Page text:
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Thread: Boil times and fuel usage

  1. #1
    Large bipedal Primate Billofthenorth's Avatar
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    Default Boil times and fuel usage

    Hi All,

    I'm planning a backpack trip this summer (Porcupine Mtns - 4th time) and from experience I know I'll use a lot of water.
    There is plenty of stream water available there and I intend to boil for purification instead of or in addition to tablets.
    I'll probably go through close to a gallon a day so I'll need to replenish at least once a day, probably at lunch or dinner stops.
    I suspect it is more efficient fuel-wise to boil large quantities, 2 liters versus a half a liter or so at a time.

    Anyone else have data on this?



    Results from my testing so far.
    Nominal fuel consumption 4 oz per hour - I don't have a way to measure that so fuel consumption is estimated, the rest is time and temperature.

    Newly refurbished M1950 5500 BTUs - boil times - pre-heat time not included

    2 liter 54 tap water - mountain cook set- covered - altitude 804 ft -

    13 Mins 175
    16 mins low boil 200
    17 mins rolling boil 208
    1.133 oz est fuel used


    1 liter same general conditions

    10 mins 175
    12 mins low boil 200
    13 mins rolling boil 208
    .866 oz est fuel used


    1/2 liter same general conditions

    5 mins 175
    6 mins rolling boil 208
    .4 oz est fuel used



    If not for the water issue I would probably just bring alcohol burners for cooking to save weight but I don't think they'll do the job (quickly) for large amounts of water.


  2. #2
    Senior Member hunter63's Avatar
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    Hummmm, Is it really necessary to boil so long?

    Quote>
    Boiling water is the most effective method of purifying it. To do so, you will need a heat source, such as a cooker or camping stove, and a vessel to hold the water. According to the Washington State Department of Health and the United States Environmental Protection Agency, you should bring the water to boil and keep it rolling for one minute to purify it. At altitudes above one mile, 2,000 meters, you should increase the rolling time to three minutes.< quote

    http://traveltips.usatoday.com/long-...ion-62933.html

    I usually strain it, then just bring to a boil.....mostly for stream and rivers....and call it good?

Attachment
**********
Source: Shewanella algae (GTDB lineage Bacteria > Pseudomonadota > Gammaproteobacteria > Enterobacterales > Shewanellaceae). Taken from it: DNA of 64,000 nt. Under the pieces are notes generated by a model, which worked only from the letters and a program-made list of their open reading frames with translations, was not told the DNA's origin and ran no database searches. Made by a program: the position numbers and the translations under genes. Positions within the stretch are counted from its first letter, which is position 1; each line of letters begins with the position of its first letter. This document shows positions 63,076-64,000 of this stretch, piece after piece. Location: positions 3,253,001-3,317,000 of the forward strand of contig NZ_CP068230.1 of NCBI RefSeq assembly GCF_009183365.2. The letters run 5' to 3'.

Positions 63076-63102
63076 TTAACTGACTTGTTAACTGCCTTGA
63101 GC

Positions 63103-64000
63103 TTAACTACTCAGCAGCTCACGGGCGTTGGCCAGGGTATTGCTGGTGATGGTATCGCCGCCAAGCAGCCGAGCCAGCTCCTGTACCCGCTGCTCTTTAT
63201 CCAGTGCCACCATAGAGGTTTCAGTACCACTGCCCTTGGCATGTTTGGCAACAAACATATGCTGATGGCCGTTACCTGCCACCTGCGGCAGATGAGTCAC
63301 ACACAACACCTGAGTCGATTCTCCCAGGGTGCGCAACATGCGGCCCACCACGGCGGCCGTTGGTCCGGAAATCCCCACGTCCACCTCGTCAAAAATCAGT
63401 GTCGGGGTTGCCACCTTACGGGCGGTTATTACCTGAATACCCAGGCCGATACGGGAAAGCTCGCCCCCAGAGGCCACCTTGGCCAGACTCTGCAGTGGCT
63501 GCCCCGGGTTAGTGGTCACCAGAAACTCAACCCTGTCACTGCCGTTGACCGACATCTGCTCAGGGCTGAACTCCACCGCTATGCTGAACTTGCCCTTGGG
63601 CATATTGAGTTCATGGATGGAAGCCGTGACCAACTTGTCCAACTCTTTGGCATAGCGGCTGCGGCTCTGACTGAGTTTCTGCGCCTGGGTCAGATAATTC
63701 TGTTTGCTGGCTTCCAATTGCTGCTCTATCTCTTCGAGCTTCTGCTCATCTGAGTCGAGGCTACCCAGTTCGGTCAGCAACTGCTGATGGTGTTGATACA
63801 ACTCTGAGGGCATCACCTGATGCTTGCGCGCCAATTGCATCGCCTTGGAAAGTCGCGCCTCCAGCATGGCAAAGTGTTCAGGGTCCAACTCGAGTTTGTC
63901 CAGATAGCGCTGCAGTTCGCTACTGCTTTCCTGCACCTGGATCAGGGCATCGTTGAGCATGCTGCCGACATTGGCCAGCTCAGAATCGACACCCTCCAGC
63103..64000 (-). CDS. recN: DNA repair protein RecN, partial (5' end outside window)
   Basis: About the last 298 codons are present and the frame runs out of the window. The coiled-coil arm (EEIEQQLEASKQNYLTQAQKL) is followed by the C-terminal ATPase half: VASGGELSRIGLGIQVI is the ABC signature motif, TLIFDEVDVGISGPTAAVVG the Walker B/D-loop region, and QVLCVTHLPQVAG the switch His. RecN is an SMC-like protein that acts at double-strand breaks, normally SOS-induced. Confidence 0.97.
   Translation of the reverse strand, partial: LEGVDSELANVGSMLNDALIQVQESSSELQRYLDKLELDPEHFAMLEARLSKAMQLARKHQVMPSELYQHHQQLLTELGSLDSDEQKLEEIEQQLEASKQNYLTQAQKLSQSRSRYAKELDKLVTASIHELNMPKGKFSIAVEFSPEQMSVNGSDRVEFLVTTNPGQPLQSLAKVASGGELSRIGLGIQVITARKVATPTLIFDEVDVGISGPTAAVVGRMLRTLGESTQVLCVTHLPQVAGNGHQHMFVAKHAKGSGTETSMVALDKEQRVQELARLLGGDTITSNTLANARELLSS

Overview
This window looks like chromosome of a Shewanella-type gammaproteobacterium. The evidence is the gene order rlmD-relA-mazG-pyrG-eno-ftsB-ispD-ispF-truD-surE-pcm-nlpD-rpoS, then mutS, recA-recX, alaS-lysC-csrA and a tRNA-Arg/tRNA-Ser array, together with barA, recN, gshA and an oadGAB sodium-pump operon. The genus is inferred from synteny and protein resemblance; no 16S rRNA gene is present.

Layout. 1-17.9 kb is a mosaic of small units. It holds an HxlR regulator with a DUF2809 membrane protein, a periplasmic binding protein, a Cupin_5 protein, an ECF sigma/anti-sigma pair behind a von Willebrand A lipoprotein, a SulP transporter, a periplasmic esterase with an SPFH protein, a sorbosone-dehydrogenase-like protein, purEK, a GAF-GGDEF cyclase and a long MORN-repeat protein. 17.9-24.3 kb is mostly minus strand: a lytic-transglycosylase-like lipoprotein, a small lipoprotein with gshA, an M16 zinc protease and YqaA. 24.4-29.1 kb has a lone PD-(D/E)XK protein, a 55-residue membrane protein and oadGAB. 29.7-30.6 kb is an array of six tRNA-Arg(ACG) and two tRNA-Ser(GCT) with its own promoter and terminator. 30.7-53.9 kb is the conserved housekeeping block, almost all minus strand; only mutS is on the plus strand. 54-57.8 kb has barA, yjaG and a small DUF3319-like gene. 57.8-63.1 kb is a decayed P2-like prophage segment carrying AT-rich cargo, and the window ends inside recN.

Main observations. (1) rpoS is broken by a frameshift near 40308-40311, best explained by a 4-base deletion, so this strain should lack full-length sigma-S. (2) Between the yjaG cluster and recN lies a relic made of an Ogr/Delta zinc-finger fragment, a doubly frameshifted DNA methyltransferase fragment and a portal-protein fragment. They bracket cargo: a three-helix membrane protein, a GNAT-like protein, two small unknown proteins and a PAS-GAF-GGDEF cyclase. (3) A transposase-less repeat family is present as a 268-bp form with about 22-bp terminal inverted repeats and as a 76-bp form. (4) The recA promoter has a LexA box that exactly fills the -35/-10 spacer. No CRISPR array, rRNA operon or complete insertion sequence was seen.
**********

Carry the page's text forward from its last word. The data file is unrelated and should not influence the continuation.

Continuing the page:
Of course if your are cooking something....may have to simmer a while depending if coffee soup, or rehydrating freeze dried....after boiling.
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    Senior Member alaskabushman's Avatar
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    I think you're right about the alcohol burners, I doubt they would be a quick solution.

    I also don't have any data that is better than what you already have. Looks to me like the 2 liter boil is the most efficient.

    Is there any reason you couldn't just boil water over an open fire? I know that some places don't allow open flame, especially during certain time of the year, but if this is an option then is would take no fuel at all! This may not be ideal during the day while on the move, but in the evening when camp is set up maybe boil extra over a fire to help relieve the use of the stove.

    Then again the tablets don't weigh much, maybe carry some spares just in case you run out of fuel. You can eat cold food, but I'd be wary of drinking unpurified water.
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    Large bipedal Primate Billofthenorth's Avatar
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    I'll attempt to use wood to help with the boiling, if its permitted. Another thing to look into.
    It's been 10 years since I was last there and I don't remember all the rules.
    I still have several months to get my kit together and the trip organized.

    I've seen several sources that say reaching 185 degrees for 3 minutes is enough to kill pathogens. Since I home can I know about 165 is needed for pasteurization if maintained for a length of time. Boiling is just a handy, no thermometer needed way of making sure. Once boiling point is reached, everything should be dead. That is my goal, total extermination!!!!
    Tablets may not be effective against everything in the water there anymore, although they are what I used in the past.

    If the 4 oz per hour burn rate is accurate, I can probably get by on 10 or 12 ounces of fuel for both water purification and cooking over a 4 day trip.

    I'm thinking of cooking with alcohol, since that will be my back up stove anyhow and weighs almost nothing. The white gas stove would be for water only / mostly so I can reduce the amount and weight of fuel. The M50 is my lightest CF burning stove (and the funnest to use) so that would be the one to take.

    Thanks for the input.
    Last edited by Billofthenorth; 02-27-2017 at 01:47 PM.